Old film rejection slip: "All scenes of an unpleasant nature should be eliminated"

This undated form rejection from Essanay Film Manufacturing Company (which was in existence from 1907-1925) is a sweet little snapshot into the mores of the time -- and the bits that haven't changed since. According to the Old Hollywood Tumblr, "[Essnay is] mostly remembered today for its series of Charlie Chaplin films."

Rejection slip, Essanay Film Manufacturing Company (via Neatorama)


  1. So Hollywood used to reject things for “Too conventional” and “Idea has been done before”? Wow.

    1. If that failed, either 5 or 11 would inevitably catch the rest. How do you write an original story that’s been done before?

  2. It seems to have been mistaken for some form of checklist on how to make a successful movie by current day Hollywood.

  3. Oh how I would love to travel back in time and submit some choice YT videos, just to see how many reasons I could get checked off.

    Oh… I guess I would kill Hitler too ;)

  4. Its interesting that the one checked item is the item that no studio would even include today.

    Ah to be young again.

  5. Now I want to fill this form out for every horrible new movie that comes out. There’s gotta be a movie that completely fills the sheet. Transformers 2, I’m looking at you.

  6. I have a stack of rejections slips that touches the ceiling.

    Here are a few:

    “Thank you for submitting your book proposal. However, we at the Sock Drawer Press publish only snakeskin-bound reprints of popular southern birdcalls. Good luck in placing your manuscript elsewhere.”

    “Thank you for sending your short story to the Woodpecker Literary Gazette. We regret we are unable to develop it for publication at this time. We have moved to a content-free format; our next issue, and all subsequent issues, will contain only blank pages for our subscribers to scribble on as they see fit.”

    “Thank you for your submission to the Moonachie Quarterly Annual. After serious consideration, we have decided not to buy your article because frankly, we never read anything that anyone sends us. We’re sure you’re very talented, etc., but our magazine is written entirely by our closest friends. Please feel free to submit again, and again, and again. We won’t read any of it, we just enjoy wasting your time.”

    “Thank you for submitting your novella to the Wasp Literary Agency. As you know, we represent some of the most popular and best-selling authors in the world. Which is why we chuckled when we saw your name on your title page. (It’s a funny name. Is it Italian? How do you pronounce it? Never mind.) We tossed your manuscript onto our slush pile where it sat for two years, until one of our summer interns pulled it out, read the first two pages, yawned, and then mailed it back to you with this letter. Did you really think we’d offer representation to a nobody like you? Seriously.”

  7. It makes me wonder what a similar rejection slip from an early porn producer would look like. I assume that they wouldn’t have terms like “cum” or “money shot”–would they use terms from Victorian erotica like “pego” or “gamahuche”, did they have their own slang, or was the whole idea of writing scripts for porn (or getting outside submissions for the same) just too ludicrous for the time?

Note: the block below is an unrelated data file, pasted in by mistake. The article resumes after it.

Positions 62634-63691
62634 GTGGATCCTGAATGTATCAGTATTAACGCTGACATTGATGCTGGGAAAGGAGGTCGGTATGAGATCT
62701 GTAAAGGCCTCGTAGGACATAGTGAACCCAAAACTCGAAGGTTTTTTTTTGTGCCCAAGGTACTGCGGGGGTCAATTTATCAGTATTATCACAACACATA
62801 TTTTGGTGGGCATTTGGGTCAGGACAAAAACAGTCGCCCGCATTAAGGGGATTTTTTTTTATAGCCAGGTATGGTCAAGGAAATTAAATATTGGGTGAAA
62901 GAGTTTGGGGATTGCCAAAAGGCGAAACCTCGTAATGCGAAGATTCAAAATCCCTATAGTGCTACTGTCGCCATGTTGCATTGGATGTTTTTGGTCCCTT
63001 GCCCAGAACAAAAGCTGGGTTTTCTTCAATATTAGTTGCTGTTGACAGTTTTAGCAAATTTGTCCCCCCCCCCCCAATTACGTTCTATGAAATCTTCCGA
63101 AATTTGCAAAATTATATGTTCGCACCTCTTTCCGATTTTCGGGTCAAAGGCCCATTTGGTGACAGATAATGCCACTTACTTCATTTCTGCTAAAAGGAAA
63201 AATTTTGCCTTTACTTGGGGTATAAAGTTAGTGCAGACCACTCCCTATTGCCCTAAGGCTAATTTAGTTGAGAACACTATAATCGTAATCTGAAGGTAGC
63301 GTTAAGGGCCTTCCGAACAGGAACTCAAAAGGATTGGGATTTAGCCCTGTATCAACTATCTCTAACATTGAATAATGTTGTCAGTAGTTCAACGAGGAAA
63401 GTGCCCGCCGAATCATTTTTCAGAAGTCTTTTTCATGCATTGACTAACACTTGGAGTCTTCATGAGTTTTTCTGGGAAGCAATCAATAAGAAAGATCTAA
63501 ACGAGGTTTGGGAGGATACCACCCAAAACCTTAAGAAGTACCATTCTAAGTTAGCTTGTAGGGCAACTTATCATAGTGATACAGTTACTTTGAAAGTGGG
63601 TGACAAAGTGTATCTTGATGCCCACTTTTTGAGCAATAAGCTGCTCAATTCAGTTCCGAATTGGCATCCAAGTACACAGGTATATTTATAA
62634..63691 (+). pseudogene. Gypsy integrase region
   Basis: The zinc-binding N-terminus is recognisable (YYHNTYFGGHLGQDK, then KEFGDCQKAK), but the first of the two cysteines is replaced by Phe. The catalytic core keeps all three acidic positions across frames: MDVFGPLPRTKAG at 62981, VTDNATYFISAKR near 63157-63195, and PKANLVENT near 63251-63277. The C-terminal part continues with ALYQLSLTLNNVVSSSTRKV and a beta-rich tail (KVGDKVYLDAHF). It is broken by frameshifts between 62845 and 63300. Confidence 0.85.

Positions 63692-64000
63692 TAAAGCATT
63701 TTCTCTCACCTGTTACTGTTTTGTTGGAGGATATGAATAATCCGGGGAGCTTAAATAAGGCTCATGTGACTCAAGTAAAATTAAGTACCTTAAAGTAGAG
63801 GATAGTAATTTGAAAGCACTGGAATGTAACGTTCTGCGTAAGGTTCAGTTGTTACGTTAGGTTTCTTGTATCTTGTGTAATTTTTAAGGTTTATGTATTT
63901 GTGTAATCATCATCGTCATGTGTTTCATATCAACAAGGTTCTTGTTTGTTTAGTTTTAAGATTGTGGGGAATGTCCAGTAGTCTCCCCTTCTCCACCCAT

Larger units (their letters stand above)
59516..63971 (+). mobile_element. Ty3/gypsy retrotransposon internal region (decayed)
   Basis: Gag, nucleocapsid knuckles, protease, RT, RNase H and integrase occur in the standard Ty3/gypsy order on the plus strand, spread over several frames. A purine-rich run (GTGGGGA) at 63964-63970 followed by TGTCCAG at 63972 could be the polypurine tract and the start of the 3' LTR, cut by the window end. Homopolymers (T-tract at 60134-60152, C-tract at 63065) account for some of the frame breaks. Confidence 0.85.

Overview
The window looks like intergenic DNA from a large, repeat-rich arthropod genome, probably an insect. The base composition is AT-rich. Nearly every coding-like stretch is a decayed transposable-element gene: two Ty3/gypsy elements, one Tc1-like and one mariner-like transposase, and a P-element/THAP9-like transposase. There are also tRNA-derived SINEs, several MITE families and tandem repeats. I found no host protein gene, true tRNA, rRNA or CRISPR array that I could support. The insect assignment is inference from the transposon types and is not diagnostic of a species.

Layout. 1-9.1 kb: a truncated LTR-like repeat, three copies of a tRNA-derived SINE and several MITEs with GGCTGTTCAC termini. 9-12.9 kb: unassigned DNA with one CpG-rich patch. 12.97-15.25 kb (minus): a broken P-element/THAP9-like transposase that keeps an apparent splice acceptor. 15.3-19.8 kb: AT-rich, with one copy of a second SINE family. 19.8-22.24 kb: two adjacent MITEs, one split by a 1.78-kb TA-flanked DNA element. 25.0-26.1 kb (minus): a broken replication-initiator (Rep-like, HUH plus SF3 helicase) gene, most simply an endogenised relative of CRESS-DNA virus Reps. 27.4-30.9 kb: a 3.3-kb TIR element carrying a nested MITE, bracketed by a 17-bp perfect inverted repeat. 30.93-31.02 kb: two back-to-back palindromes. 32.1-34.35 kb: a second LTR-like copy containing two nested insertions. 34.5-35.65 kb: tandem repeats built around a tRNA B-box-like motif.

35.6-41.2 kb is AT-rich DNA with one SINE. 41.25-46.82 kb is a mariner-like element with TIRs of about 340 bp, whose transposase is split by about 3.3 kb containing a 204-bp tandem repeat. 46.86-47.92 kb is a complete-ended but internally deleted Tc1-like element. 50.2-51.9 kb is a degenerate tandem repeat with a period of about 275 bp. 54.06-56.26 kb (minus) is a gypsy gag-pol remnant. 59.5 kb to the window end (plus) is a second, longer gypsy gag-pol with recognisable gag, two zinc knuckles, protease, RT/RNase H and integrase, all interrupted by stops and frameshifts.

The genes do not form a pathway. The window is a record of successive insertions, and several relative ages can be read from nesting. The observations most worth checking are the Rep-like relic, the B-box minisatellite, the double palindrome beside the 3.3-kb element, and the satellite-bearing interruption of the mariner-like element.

8. I’m sure a lot of potentially good movies went sadly unmade because of guilded-age censorship rules.

  9. Essanay was not in Hollywood. The studio was in Chicago. Still is, actually (at least the same building is…), but they mostly do industrials, these days.

    1. @MichaelRN: the Essanay company was headquartered in Chicago, but their main studio was in Niles, California, now part of Fremont. It’s where Charlie Chaplin filmed “The Tramp”. Part of their studio has been preserved and is now the Niles Essanay Silent Film Museum.

  10. I grew up next to Essanay Studios. My dad told me about the history of the place when I was quite young. He also told me they many famous movie stars lived in the apartments around the area. I walked past that place million times. Essanay was part of the birth of the Movie industry, before Hollywood. The buildings are still there. There have been many businesses there, and I doubt that any have any relations with Essanay. It’s that nice that Essanay would return your manuscript, and have the courtesy to tell you why.

  11. This list is perfect for Twitter movie reviews: Weak plot; Not interesting. Big budget Hollywood lives by #12

  12. Any future attempt by Oliver Stone to document the next chapter in american history would surely be met with rejection reason 17.

  13. I prefer the classic response: “Thank you for your submission. We will waste no time reading it.”

  14. Since there seems to be some question …

    See that “1333 W. Argyle” on the slip? That’s the street I live on. I’m currently typing this only a slight bit down the road from the Essanay archway, which is still up. It has the Native American heads on it that you see on the ad there.

    It’s near the Andersonville/Uptown border of Chicago, and this particular area became a demographic center for emigrating bui doi.

    There’s tale that the apartment building where I live used to be the hotel for the Essanay techies/best buys when they were in town.

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